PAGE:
The Mark of the Black Mamba

Remembering a legend


Edgar Munoz/Poly Optimist

Fan visits a mural in L.A. dedicated to Kobe Bryant.

Brandon Brown, Staff Writer

Shock spread around the world as news outlets flooded people’s phone notifications about the sudden and tragic passing of legendary basketball player Kobe Bryant and 8 others who died in a helicopter crash in Calabasas, California on Jan 26, 2020.

First came disbelief, as people checked for themselves if the news spread around by friends was actually true. Grief came immediately after. Not only for the loss of L.A.’s beloved player, but also for his daughter Gianna and the other 7 people who died.

According to the New York Times, the crash was the result of poor visibility and the fact that the helicopter’s owner, “did not have the necessary federal certification” to even fly through the fog and clouds. The commonly-used Sikorsky S-76B had “a reputation as a safe aircraft”. However, the helicopter that carried the retired Lakers star lacked a warning system that detected whether the helicopter was too close to the ground. Whether or not the warning system’s absence caused the accident is still being determined.

Nevertheless, the details did little to change the cloud of sorrow that still lingered in the world, and here at Poly. English teacher and girl’s basketball coach Tremeka Batiste remembers Kobe’s last game as one of his greatest.

“He was wearing down, you know? Because I mean he was getting up there…for all the years he’d been playing [basketball], he was like an old man…and it didn’t matter, because he put on a show. It was like the end of an era,” said Batiste. Kobe finished his last game with a bang, scoring 60 points.

In the first basketball game following the death of Kobe Bryant, Batiste noticed a significant drop in the motivation of her players. The lack of enthusiasm and energy led to a sizable 19 point loss. The loss surprised Batiste, because the team had already beaten the visiting team.

“It was afterwards when I was reflecting that I figured out what went wrong. I didn’t talk to them before the game because I didn’t want to,” Batiste said. “I didn’t want to ruin the mood but I think the mood was already ruined.”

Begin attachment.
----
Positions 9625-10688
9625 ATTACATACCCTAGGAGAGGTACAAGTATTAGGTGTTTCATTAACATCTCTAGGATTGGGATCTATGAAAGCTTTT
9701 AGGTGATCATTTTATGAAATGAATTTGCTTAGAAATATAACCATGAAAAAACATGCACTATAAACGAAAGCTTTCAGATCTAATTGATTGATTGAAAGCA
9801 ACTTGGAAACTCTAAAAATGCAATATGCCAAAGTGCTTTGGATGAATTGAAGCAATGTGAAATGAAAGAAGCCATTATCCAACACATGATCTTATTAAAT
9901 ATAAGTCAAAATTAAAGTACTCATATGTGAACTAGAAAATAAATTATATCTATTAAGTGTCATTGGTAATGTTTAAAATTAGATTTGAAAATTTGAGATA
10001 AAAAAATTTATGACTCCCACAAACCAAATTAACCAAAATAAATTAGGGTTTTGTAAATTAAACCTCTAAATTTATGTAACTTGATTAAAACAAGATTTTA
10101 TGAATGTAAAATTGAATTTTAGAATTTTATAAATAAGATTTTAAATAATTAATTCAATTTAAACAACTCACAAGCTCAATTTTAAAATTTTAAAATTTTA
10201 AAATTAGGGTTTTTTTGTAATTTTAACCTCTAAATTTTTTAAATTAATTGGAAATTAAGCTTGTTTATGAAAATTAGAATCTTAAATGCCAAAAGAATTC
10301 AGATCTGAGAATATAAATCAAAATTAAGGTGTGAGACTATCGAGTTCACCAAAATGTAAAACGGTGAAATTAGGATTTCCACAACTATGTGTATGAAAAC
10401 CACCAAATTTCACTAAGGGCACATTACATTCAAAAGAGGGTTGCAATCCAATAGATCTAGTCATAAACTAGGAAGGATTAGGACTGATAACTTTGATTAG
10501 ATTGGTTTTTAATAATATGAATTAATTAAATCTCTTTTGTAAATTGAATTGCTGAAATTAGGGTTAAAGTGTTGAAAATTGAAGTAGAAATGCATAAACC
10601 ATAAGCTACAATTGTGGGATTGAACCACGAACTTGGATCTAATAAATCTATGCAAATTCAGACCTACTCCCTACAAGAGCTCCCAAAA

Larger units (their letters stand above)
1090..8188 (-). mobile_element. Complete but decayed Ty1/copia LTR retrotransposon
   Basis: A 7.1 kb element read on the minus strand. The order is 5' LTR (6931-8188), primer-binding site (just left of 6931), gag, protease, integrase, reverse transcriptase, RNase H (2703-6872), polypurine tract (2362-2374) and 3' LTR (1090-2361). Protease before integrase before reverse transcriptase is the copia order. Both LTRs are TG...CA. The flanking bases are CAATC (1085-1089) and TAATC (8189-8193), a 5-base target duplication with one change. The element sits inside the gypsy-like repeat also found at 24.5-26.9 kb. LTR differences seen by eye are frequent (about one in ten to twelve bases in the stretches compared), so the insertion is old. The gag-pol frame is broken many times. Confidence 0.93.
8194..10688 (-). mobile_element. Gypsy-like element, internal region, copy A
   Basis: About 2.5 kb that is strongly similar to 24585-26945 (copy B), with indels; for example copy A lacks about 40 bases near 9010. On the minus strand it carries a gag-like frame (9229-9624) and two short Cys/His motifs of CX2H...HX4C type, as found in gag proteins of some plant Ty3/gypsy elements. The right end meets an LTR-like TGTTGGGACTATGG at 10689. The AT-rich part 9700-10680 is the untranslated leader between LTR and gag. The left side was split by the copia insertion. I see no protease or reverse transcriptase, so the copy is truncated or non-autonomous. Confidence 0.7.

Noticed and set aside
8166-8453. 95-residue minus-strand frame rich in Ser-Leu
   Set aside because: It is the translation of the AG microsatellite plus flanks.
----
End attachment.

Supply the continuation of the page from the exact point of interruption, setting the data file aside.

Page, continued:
Xitlanly Contreras, a girls basketball player, was in disbelief when the news first broke.

“I didn’t want to believe it. Obviously I didn’t want it to be true,” said Contreras.

Julian Cruz, a boys basketball player, received the news immediately after waking up.

“My mom woke me up. She knew how much it meant to me. It was so unreal to me because he was one of my childhood heroes. I couldn’t do anything. I couldn’t even think about it.”

Long time Kobe fan and boys basketball coach Alex Pladevela, followed Kobe’s career closely in newspapers, before the rise of the internet. Pladevela spoke about the lessons Kobe taught him, such as being prepared and being tough, and how these lessons helped him coach. He said the reason Kobe was close to so many people was because of his ability to inspire, and to show that anyone could live the life he did.

“He’s big in China. He’s big in Asia. I’m Filipino, and he’s the number one player in the Philippines. But just the type of person he is. Everyone could relate to him…It just chokes me up. I feel like I grew up with that guy. I felt like he was my hero. This will stay with me for a lifetime.”

Edgar Munoz/Poly Optimist
L.A. Live: Fans of Kobe Bryant look in silence at his memorial.